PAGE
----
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Scotland's Sporting Fish

Some information on Scotland’s sporting fish.


Atlantic Salmon
Range extends over the North Atlantic from Russia and Labrador in the North to Portugal and Maine in the south. Largest populations are in Russia, Norway, Iceland, Canada, Ireland and of course Scotland.

Salmon breed in freshwater and the small fish enter the sea usually between 1 and 4 years old. They become adults after 1 to 4 years feeding in the Atlantic and grow to weights of between 2 and 30lbs.Then they return to the river and place of their birth to spawn another generation.

Some of the spawned fish return to sea where they recondition and repeat the process perhaps two or three times.

Brown Trout, Sea Trout and Ferrox
These fishes are strains of the same species. The sea trout adopts a lifestyle similar to salmon by migrating to sea to enjoy rich feeding and grow larger. The brown trout remains in freshwater throughout its life.

Some brown trout in the larger lochs change their feeding habits and prey on other fish, especially charr and this rich diet means that they may grow big, to over 20lbs. These record sized trout, known as ferrox, swim deep and are mostly caught by trolling.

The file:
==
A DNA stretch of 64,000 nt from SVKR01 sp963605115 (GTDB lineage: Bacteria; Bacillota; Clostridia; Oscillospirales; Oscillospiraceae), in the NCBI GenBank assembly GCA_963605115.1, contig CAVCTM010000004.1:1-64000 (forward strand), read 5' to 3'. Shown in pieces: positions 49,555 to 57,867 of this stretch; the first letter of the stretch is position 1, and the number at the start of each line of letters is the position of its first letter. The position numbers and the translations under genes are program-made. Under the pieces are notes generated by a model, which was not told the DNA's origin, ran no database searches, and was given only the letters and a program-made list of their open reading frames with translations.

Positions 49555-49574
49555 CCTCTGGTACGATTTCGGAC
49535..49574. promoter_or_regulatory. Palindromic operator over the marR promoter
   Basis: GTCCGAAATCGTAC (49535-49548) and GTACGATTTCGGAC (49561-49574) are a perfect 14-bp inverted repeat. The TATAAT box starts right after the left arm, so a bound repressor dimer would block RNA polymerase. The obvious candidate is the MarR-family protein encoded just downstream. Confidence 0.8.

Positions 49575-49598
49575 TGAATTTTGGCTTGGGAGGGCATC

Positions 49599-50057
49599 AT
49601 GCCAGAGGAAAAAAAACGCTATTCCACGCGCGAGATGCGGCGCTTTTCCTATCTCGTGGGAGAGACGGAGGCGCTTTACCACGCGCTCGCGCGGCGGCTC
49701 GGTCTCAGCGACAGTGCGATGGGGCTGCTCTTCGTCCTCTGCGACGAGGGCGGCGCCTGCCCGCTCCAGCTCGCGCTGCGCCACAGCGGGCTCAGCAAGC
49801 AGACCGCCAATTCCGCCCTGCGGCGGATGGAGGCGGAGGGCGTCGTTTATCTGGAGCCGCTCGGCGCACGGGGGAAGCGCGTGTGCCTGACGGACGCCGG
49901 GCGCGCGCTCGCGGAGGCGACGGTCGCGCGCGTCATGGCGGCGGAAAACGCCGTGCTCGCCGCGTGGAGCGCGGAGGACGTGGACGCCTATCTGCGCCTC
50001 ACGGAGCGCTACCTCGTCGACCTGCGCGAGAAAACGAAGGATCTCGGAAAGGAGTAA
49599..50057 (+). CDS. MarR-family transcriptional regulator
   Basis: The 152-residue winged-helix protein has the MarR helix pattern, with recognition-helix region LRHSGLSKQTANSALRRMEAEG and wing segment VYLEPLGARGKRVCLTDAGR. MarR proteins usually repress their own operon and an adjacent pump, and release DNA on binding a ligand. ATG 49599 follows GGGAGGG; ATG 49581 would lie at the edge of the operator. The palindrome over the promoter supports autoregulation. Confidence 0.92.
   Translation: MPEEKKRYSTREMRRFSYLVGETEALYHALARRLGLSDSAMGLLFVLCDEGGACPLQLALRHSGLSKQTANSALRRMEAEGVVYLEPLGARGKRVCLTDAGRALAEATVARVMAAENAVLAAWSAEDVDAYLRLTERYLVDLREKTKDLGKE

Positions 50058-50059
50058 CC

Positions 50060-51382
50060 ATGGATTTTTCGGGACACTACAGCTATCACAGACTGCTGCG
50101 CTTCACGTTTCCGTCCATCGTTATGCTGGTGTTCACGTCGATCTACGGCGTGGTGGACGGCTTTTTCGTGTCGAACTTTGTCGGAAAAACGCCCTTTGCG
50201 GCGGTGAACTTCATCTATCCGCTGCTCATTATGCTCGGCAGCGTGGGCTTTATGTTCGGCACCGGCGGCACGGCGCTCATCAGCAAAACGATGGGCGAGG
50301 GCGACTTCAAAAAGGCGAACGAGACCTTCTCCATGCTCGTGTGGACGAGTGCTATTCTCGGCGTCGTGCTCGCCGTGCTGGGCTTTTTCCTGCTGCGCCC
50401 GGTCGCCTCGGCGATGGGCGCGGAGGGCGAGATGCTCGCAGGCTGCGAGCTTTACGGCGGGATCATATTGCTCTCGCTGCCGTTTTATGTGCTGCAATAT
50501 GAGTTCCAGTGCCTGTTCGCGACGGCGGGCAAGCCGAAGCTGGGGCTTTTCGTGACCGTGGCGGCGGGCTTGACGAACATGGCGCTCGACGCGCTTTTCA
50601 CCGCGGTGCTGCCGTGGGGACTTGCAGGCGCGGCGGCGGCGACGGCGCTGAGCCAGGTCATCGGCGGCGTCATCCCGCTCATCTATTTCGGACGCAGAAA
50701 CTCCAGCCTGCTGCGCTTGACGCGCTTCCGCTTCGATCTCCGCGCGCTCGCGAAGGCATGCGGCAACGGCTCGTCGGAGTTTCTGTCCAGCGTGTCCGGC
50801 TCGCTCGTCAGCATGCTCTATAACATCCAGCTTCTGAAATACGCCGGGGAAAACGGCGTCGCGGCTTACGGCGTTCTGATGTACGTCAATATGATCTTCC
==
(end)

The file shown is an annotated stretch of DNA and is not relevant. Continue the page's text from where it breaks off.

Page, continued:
Introduced more than 100 years ago, grayling have done well in the clean rivers of Scotland. Unlike the other breeding salmonids they spawn in late spring and offer their best sport in late October and November.

Nymphs or bait such as sweetcorn or worms are the most effective fishing methods but on a warm day there may be hatches and dry fly fishing can be good.

There are 220 genetically distinct populations of arctic charr in Scotland. They spend most of their time in the depths of glacial lochs where they were stranded after the last ice age. Charr do not figure much in catches apart from that magical time in late spring when the water 'turns over' and shoals come to the surface for a few days.

Pike are the main fresh water predators performing a useful function by selecting out weak fish and consuming them. They prefer slow moving rivers and lochs, especially those with plenty of weeds for concealment. The most widespread coarse fish in Scotland, pike move into shallow water to breed and it is here, in springtime, that great sport can be had either fly fishing with large streamers or spinning.


Brown Trout